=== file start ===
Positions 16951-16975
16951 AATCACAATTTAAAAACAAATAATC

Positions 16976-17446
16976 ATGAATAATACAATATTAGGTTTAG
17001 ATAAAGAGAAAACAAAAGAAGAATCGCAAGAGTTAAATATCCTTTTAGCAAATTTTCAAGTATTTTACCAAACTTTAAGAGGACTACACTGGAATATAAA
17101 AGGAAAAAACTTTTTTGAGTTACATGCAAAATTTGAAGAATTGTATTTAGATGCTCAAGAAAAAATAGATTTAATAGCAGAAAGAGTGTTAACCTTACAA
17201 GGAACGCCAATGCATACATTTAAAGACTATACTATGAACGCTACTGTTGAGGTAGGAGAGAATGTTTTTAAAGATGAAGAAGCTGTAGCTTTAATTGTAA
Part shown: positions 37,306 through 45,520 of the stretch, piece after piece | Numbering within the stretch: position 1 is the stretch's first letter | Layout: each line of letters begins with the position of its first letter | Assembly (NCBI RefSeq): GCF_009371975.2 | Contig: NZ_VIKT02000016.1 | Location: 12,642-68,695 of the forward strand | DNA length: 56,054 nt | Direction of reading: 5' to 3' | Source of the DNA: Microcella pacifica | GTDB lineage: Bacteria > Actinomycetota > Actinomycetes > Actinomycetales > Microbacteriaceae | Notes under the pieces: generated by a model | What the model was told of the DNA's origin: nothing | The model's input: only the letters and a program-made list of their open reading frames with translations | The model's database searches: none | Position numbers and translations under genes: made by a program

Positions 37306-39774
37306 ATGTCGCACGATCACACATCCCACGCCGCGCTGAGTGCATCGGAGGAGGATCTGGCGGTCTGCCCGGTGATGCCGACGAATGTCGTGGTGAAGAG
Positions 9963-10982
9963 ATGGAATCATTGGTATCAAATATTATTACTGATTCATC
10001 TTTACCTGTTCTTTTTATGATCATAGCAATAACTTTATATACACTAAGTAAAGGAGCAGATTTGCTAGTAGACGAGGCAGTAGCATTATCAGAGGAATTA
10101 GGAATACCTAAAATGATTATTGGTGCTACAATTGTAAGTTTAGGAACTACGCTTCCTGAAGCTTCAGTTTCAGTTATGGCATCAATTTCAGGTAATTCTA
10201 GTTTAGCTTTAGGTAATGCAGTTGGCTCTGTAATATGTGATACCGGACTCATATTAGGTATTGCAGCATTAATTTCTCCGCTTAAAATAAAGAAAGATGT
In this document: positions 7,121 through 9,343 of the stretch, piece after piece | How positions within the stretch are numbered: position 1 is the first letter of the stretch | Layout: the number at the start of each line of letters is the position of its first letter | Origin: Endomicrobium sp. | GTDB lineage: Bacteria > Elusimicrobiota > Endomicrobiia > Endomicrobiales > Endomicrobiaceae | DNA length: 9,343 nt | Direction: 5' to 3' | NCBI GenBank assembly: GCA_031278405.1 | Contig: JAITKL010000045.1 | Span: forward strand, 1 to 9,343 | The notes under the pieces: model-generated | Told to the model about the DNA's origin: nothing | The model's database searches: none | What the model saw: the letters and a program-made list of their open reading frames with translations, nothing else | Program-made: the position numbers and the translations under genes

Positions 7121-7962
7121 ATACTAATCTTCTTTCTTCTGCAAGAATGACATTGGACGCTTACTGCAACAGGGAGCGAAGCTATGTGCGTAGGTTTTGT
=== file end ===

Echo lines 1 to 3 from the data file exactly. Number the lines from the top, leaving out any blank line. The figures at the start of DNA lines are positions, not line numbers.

Positions 16951-16975
16951 AATCACAATTTAAAAACAAATAATC

Positions 16976-17446